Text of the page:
Stuart McMillan on Angela Merkel’s prospects, and that of the continent she is trying to save
All leaders have a defining moment in their careers: a time when they will either go down in history as having wasted an opportunity or having failed to act in the interests of the public or of the wider community, or the moment when they will be cemented forever in the history books as a hero, a saviour, a champion. For the Iron Chancellor of the Federal German Republic, Angela Merkel, this defining moment is undoubtedly her management of the ongoing European economic crisis.
Merkel has said that there is no quick resolution to the crisis, especially not in the timeframe leading up to the EU Summit on October 23rd. The expected ratification in the increase of powers for the European Financial Stability Facility (EFSF), the body expressly created by the European Union in May of last year to combat the sovereign debt crisis at the next summit, will inevitably be only a step in what is becoming the long haul solution to the crisis. Knowing this, Mrs Merkel should start thinking about her personal exit strategy, far off as it is.
A recent poll has found that just 15% of Germans approve of their Government’s conduct during the Eurozone crisis. That is lower than Conservative Party approval ratings after Black Wednesday and over 20% lower than Tony Blair’s personal approval ratings after the death of Doctor David Kelly, during the time when the Government was deeply embroiled in the affairs of the Iraq War.
At this point in any politician’s career, a problem as big as the one being faced today is probably terminal; those dizzy, halcyon days of the mid noughties where Merkel could be touched by no one are probably gone – and she knows it. So what she must do now is ensure that she is not given any of the blame for anything that may come after as a result of her policies in office. The huge bailout funds have left many Germans feeling almost as if they are giving all their money to other countries that can’t manage their own coffers, and should perhaps simply be left to their fate. However, to save the Euro, this cannot be allowed to happen.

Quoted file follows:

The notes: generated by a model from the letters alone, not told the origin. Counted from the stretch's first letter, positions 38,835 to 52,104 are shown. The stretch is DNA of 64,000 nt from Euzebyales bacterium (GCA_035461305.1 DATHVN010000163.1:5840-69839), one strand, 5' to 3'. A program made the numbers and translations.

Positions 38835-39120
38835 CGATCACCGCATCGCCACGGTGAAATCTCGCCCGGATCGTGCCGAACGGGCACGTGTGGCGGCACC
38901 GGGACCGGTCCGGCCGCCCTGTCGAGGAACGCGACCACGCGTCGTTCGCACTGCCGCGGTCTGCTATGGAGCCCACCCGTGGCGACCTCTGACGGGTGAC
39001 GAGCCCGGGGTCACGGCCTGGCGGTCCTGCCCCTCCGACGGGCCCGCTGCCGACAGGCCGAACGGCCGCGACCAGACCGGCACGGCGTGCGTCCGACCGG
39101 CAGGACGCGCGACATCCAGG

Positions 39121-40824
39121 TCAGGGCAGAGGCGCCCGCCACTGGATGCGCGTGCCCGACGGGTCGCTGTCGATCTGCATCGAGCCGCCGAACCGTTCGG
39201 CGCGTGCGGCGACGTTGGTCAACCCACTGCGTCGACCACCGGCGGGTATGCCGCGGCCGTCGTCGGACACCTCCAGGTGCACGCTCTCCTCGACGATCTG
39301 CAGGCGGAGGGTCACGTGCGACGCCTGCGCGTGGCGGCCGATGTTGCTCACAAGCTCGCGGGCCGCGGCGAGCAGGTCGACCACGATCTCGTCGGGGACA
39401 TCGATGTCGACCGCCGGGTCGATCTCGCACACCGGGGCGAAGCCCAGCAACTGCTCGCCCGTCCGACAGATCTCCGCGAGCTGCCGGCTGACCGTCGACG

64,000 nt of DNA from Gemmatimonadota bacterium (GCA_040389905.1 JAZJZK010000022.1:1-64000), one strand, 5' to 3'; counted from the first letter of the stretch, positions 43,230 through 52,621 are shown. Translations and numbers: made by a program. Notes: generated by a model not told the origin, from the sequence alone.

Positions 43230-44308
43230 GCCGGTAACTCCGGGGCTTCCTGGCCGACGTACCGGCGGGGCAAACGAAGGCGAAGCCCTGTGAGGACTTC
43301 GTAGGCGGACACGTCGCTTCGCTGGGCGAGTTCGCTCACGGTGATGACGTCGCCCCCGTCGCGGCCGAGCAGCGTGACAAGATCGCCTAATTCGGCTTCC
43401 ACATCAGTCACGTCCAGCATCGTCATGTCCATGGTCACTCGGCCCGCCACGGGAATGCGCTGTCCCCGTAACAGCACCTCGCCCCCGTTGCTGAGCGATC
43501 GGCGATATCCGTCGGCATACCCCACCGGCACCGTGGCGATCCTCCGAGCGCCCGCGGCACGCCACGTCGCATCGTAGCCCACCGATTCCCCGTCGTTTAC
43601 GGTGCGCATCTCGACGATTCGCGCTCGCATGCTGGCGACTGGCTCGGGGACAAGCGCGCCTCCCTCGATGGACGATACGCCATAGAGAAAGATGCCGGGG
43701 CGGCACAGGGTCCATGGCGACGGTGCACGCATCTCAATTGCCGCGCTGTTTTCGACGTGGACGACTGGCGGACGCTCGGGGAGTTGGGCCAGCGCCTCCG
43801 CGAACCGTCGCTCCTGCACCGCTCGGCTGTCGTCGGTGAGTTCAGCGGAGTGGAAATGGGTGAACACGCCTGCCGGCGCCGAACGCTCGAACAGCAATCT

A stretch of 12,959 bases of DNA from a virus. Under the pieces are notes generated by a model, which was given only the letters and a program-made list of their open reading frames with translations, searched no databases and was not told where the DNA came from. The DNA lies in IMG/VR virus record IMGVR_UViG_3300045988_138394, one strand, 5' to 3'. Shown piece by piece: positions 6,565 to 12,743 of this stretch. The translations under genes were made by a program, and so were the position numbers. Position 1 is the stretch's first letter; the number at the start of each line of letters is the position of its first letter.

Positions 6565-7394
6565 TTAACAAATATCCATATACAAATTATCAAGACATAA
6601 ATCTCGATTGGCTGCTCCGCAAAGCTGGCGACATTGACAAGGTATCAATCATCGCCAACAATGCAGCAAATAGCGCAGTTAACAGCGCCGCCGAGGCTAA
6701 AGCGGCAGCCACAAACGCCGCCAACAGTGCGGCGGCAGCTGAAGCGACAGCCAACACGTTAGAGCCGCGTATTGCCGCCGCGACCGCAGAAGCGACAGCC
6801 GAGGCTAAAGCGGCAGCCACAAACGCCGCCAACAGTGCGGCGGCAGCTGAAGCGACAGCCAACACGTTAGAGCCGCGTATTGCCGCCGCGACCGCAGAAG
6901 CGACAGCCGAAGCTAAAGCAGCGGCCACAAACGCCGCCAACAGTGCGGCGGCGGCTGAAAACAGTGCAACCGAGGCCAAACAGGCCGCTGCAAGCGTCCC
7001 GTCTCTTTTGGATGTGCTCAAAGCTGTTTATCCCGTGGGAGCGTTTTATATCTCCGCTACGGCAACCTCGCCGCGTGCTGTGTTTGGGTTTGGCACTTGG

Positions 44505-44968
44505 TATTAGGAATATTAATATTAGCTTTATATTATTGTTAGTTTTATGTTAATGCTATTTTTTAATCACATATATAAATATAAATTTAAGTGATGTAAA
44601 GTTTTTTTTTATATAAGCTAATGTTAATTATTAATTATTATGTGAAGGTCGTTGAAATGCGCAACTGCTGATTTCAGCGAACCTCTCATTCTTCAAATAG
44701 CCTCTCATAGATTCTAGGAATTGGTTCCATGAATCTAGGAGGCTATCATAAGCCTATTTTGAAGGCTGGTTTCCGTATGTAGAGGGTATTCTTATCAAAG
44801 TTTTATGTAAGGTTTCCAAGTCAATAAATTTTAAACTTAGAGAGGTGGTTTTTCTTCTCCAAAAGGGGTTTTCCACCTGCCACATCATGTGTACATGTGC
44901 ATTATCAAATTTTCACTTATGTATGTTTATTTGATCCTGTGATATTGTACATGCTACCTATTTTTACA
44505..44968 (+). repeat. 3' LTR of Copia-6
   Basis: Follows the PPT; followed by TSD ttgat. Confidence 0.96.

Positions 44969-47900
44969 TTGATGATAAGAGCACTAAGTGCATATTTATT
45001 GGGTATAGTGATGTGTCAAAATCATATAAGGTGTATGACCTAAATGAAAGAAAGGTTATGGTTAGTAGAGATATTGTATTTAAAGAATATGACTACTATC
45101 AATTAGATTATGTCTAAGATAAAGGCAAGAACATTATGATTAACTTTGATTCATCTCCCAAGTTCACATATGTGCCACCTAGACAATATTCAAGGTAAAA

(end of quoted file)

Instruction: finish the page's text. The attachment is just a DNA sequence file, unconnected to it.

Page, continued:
So herein lies the decision: continue on the lines set out by Merkel and Sarkozy; give out blank cheques to insolvent nations in an attempt to keep the Eurozone intact, or decide firmly on a no-way-back scenario; whereby a set of prerequisites are decided, be they financial or otherwise, and when they are fulfilled, the help stops and the insolvent nations of Europe will have to default. If this brings the Eurozone as we know it to an end, then so be it.
Whilst it seems quite evident that it is the first route that will be pursued, it is worth contemplating what might happen if the second were taken. For example, if Greece – and indeed Spain and Portugal – default, a line will be drawn under the massive lending facilitated by the European Central Bank and by Germany and France. Greece will return to the Drachma, Spain to the Peseta and Portugal to the Escudo and, after a few bumps, things will perhaps carry on as they are. Both sides will be content; the more stable Western economies will stop writing cheques for people their populaces increasingly dislike and the Mediterranean and Iberian economies will then sort out their own problems and their people will feel better in the knowledge that jobs and public services are not being cut due to the demands of Brussels. All economies would suffer, but, in the long run, both Western and Mediterranean economies may get on the road to recovery quicker, and could pursue their own policies, whether Socialist or Conservative.
Merkel must be careful not to see only the one route; it could cost her not only her political capital, but also a prosperous future not only for the Eurozone, but for Europe. The last thing anybody wants is a rich-poor dichotomy in Europe, with the failed nations being left in economic downturn as they pay off huge debts whilst the larger, stronger economies of Western Europe find that the money comes pouring in and they slowly recover from recession.
Merkel will most probably lose the next election, or could even bow out before the time comes to contest it. It is doubtful that she will try to hold on any longer than the end of this current Parliament, which will probably signal her retirement from frontline politics. But her ability to make herself a Helmut Kohl, a Margaret Thatcher, even, lies in whether she manages to set the stage for her predecessor; a strong exit policy-wise and results-wise will have her lauded for a long after this is all over. Should the line she takes on the Euro be proved wrong in the long run, and should Europe fall either partly or completely apart, Merkel will belong to that category of men and women who stepped up to the plate when times were tough, and failed to deliver.
Image Credit- Jacques Grießmayer